There is an article today in Science Express by Stefan Rahmstorf, Anny
Cazenave, John A. Church, James E. Hansen, Ralph F. Keeling, David E.
Parker,Richard C. Somerville entitled “Recent Climate Observations Compared to
Projections” which is remarkably blatant about its cherry picking of papers to
support their view and in ignoring peer reviewed papers that do not.
They make statements such as
“The global mean surface temperature increase (land and ocean combined) in
both the NASA GISS data set and the Hadley Centre / Climatic Research Unit data
set is 0.33 ºC for the 16 years since 1990, which is in the upper part of the
range projected by the IPCC. Given the relatively short 16- year time period
considered, it will be difficult to establish the reasons for this relatively
rapid warming, although there are only a few likely possibilities. The first
candidate reason candidate is climate forcings other than CO2: While the
concentration of other greenhouse gases has risen more slowly than assumed in
the IPCC scenarios, a smaller aerosol cooling than expected is a possible cause
of the extra warming. A third candidate is an underestimation of the climate
sensitivity to CO2 (i.e., model error).”
This set of reasoning has conveniently ignored the conclusions of the
following peer reviewed papers which document a warm bias in existing global
surface land air temperature trend assessments; i.e.
Pielke Sr., R.A., and T. Matsui, 2005: Should light
wind and windy nights have the same temperature trends at individual levels even
if the boundary layer averaged heat content change is the same? Geophys.
Res. Letts., 32,
No. 21, L21813, 10.1029/2005GL024407. [and
as summarized on Climate Science in January 2006]
Hale, R.C., K.P. Gallo, T.W. Owen, and T.R. Loveland, Land
use/land cover change effects ontemperature trends at U.S. Climate Normals
Stations, Geophys. Res. Lett., 33, doi:10.1029/2006GL026358, 2006
which were available to the authors of the Science Express paper. Our new
Pielke Sr., R.A., C. Davey, D. Niyogi, K. Hubbard, X. Lin, M. Cai, Y.-K. Lim,
H. Li, J. Nielsen-Gammon, K. Gallo, R. Hale, J. Angel, R. Mahmood, S. Foster, J.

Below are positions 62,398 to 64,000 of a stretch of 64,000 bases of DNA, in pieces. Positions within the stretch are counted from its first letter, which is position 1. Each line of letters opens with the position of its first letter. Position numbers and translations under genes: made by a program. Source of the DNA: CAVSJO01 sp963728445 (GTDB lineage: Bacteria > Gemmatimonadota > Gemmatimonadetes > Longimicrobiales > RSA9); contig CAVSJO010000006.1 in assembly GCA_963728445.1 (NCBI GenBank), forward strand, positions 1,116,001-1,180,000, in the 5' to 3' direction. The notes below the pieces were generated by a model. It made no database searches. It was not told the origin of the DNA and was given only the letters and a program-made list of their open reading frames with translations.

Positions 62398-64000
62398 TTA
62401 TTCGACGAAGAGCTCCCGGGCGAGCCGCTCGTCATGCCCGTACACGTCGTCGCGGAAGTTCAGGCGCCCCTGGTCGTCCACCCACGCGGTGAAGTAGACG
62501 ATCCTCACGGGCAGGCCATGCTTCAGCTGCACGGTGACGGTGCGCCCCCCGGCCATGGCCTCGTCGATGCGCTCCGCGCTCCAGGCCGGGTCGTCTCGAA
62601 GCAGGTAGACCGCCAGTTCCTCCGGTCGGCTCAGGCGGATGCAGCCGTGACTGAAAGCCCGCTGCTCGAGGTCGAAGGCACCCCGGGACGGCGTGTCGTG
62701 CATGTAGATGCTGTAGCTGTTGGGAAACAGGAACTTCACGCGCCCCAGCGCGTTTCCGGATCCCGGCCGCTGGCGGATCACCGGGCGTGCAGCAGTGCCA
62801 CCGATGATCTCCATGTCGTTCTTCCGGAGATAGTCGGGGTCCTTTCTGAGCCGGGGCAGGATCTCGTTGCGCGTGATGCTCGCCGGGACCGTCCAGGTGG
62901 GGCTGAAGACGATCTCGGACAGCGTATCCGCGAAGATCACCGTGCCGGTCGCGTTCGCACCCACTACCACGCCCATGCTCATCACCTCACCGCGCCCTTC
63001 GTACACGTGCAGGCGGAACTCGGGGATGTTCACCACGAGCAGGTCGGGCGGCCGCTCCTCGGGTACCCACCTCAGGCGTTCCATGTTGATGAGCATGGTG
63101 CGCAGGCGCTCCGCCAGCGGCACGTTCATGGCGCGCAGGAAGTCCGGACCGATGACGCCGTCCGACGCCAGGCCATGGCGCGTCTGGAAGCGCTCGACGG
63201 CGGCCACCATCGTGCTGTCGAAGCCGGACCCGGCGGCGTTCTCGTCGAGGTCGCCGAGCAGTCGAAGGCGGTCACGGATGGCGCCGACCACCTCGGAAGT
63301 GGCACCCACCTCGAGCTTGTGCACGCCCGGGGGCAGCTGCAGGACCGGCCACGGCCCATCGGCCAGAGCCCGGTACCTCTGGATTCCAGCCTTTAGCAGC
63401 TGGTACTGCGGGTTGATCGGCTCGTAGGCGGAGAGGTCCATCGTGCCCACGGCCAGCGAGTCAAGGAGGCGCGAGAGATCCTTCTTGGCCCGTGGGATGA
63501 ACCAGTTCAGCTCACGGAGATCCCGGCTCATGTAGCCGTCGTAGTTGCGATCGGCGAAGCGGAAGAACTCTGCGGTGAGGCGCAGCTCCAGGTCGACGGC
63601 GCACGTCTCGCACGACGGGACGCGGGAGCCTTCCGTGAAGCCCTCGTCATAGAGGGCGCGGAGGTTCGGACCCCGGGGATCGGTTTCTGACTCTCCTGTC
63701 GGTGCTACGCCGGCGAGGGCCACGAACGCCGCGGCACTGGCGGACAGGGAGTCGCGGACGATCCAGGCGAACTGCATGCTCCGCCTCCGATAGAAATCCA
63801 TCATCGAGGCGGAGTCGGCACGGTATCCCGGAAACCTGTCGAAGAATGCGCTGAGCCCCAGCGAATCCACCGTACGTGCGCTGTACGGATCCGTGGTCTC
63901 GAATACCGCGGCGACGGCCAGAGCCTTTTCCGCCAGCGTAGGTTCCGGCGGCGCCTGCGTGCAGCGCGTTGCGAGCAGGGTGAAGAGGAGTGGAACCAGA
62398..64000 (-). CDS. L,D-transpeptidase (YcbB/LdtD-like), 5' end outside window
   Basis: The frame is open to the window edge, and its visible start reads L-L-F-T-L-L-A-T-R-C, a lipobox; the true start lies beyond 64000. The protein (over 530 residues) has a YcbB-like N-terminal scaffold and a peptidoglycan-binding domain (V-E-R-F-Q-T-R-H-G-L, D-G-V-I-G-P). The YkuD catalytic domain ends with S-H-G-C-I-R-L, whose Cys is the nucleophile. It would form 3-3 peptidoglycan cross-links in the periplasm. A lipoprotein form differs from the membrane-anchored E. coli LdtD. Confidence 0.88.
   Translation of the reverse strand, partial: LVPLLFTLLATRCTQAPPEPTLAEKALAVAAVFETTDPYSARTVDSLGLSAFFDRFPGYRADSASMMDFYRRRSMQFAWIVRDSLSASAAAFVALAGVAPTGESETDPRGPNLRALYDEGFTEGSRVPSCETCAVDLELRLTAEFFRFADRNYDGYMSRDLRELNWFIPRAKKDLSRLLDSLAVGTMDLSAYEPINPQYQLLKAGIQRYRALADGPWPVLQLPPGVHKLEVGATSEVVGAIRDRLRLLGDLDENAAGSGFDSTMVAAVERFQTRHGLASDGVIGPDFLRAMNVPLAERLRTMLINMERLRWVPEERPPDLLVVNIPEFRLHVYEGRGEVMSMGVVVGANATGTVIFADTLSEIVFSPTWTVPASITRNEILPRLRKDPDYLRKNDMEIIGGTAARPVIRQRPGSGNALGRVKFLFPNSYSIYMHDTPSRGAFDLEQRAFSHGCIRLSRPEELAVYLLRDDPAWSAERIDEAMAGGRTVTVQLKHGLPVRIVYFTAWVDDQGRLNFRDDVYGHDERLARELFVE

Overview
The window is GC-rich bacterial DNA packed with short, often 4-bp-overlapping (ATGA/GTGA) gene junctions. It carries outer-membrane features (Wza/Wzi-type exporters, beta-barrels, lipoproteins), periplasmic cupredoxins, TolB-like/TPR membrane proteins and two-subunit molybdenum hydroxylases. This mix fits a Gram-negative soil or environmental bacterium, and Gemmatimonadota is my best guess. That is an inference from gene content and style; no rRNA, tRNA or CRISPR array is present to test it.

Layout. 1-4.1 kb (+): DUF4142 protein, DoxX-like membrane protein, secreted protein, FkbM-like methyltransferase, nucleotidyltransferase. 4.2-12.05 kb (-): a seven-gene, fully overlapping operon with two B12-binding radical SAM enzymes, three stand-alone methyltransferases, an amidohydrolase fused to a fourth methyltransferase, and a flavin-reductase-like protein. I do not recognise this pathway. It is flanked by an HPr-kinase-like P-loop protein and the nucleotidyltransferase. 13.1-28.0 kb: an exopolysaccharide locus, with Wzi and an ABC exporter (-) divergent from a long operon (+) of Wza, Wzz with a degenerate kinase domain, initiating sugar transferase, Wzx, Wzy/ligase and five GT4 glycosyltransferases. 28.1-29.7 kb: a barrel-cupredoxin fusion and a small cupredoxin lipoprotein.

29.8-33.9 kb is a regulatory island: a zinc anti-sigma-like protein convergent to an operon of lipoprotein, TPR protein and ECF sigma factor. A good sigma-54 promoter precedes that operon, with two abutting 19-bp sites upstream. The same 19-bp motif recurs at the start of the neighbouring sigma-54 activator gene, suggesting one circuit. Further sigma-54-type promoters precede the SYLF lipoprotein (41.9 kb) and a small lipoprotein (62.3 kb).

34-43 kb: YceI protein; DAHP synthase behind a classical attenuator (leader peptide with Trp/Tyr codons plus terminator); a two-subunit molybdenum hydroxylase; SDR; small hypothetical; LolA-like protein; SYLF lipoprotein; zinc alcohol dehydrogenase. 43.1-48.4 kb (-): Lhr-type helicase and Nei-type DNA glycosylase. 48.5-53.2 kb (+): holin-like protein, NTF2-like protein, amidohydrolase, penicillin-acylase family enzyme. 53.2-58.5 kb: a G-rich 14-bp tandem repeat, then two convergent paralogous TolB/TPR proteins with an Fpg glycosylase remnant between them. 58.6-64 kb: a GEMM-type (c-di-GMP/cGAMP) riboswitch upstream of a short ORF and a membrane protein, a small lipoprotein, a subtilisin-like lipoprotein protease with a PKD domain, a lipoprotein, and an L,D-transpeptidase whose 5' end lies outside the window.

Steinweg-Woods, R. Boyles , S. Fall, R.T. McNider, and P. Blanken, 2007: Unresolved
issues with the assessment of multi-decadal global land surface temperature
trends. J. Geophys. Res. accepted.
summarizes these issue, and adds significant new problems with the use of
land surface air temperature trends as part of the construction of a global
average surface temperature trend as used by Rahmstorf and colleagues.
Thus the reported “warming” reported from the Hadley Centre / Climatic
Research Unit data has a warm bias of a significant value (certainly tenths of a
degess) in its construction.
Even more egregious was their selection of the
Willis, J.K., D. Roemmich, and B. Cornuelle, 2004: Interannual variability in
upper ocean heat content, temperature, and thermosteric expansion on global
scales. J. Geophys. Res., 109, C12036, doi: 10.1029/2003JC002260
paper to cite (which documents a strong ocean warming in the 1990s), but
ignores the more recent paper
Lyman, J. M., J. K. Willis, and G. C. Johnson (2006), Recent cooling of
upper ocean, Geophys. Res. Lett., 33, L18604,
which reports on significant recent ocean cooling!
The authors cannot be faulted for bolstering the case for their perspective
of climate change, but by ignoring peer reviewed literature that provides
another perspective, they are grossly misleading the public and policymakers on
our actual understanding of the climate system. As a former Co-Chief Editor of
the Journal of Atmospheric Science, the former Chief Editor of the Monthly
Review, and Chief Editor of the U.S. National Report to International Union of
Geodesy and Geophysics 1991-1994. such a paper would not have been accepted in
the form as submitted until they, at the very least, address these other issues.